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Definition: Limits and Accumulation Points of Sequences
Let $(X,\mathcal O)$ be a topological space and let $(a_n)_{n\in\mathbb Z}$ be a sequence with $a_n\in X$ for all $n\in\mathbb Z$, and let $x\in X.$
If every open set $O\in\mathcal O$ containing $x$ contains
 ... all but finitely many terms of the sequence^{1}, then $x$ is called a limit point of the sequence $(a_n)_{n\in\mathbb Z},$ and we say that $(a_n)_{n\in\mathbb Z}$ converges to $x,$
 ... infinitely many terms of the sequence $(a_n)_{n\in\mathbb N}$, then $x$ is called an accumulation point of the sequence.
Notes
 A sequence converges against $x$ if only finitely many sequence members are located outside any given neighborhood of $x.$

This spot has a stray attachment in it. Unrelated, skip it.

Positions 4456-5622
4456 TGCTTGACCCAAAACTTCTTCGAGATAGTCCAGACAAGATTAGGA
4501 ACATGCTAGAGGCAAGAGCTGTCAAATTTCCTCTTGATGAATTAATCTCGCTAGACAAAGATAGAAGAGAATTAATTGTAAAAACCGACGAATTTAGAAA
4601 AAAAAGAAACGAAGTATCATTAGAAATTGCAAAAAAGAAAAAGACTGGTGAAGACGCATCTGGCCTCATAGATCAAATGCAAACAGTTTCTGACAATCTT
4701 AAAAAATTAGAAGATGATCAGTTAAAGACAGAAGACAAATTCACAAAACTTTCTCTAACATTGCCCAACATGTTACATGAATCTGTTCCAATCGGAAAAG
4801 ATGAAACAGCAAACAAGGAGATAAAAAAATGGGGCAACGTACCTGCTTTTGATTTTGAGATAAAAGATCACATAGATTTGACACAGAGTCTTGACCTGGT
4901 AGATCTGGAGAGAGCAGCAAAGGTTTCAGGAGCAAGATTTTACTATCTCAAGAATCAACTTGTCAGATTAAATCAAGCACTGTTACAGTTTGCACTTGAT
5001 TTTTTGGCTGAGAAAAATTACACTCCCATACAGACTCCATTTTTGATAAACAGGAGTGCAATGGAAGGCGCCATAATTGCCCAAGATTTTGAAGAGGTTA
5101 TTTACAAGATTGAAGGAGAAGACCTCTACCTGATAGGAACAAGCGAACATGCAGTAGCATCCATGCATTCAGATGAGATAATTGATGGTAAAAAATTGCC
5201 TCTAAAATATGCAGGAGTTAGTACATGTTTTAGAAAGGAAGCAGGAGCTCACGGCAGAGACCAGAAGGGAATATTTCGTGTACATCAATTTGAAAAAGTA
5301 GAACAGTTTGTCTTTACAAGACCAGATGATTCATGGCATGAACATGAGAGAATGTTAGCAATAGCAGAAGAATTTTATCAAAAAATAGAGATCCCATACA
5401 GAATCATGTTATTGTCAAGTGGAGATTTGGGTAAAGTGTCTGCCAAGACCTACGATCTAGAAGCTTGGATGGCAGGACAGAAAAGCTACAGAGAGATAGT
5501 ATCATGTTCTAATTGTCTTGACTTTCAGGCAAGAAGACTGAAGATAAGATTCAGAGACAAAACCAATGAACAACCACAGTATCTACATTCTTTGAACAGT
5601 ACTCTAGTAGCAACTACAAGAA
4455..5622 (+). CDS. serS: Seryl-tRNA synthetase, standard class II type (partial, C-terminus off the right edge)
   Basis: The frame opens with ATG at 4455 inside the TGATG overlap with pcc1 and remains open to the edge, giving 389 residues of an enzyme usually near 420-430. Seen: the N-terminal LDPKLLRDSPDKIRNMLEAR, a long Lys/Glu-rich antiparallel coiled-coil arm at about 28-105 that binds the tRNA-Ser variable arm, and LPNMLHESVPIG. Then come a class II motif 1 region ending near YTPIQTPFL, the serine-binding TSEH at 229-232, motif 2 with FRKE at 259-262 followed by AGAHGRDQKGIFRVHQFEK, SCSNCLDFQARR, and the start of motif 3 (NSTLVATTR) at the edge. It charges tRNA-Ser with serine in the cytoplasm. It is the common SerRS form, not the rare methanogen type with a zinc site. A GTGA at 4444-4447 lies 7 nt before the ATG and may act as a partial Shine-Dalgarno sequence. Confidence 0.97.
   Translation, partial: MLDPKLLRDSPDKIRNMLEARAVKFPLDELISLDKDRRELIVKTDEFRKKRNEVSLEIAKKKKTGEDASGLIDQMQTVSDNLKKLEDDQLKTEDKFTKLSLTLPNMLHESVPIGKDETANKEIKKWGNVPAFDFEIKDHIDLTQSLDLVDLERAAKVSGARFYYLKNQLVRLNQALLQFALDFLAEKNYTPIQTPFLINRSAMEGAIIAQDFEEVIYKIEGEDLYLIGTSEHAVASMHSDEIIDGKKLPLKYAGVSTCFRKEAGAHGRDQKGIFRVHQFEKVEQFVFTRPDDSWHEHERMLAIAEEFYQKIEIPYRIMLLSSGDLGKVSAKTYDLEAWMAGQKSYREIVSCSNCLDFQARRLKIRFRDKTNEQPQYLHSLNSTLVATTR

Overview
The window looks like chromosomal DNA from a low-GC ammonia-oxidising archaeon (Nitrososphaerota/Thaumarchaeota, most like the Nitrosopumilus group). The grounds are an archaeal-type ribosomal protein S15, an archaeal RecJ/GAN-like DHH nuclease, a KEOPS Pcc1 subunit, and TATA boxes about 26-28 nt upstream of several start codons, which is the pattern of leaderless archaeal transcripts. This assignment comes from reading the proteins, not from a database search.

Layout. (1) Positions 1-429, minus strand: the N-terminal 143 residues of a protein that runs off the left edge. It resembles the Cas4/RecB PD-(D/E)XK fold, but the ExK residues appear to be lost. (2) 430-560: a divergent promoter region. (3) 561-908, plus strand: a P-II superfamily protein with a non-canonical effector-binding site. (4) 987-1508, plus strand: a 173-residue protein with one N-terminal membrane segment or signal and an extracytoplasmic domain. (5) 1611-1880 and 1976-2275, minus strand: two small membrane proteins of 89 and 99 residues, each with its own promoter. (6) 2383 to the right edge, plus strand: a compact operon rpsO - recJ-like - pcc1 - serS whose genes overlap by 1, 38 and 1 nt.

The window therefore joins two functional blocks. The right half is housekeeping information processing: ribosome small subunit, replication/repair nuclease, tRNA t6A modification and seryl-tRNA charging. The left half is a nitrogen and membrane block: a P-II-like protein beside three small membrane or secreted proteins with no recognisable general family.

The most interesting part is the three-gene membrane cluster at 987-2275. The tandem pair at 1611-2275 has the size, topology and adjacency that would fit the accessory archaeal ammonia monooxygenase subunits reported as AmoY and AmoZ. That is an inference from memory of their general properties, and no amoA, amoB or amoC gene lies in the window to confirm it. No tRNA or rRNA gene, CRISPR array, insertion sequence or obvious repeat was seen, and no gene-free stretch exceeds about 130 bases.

A sequence can be associated with its carrier set. Therefore, these definitions are specializations of the more general definitions of limits and $\omega$accumulation points for sets.
 Sequences do not have condensation points, since they do not have uncountable many members, by definition.
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References
Bibliography
 Forster Otto: "Analysis 2, Differentialrechnung im \(\mathbb R^n\), Gewöhnliche Differentialgleichungen", Vieweg Studium, 1984
Footnotes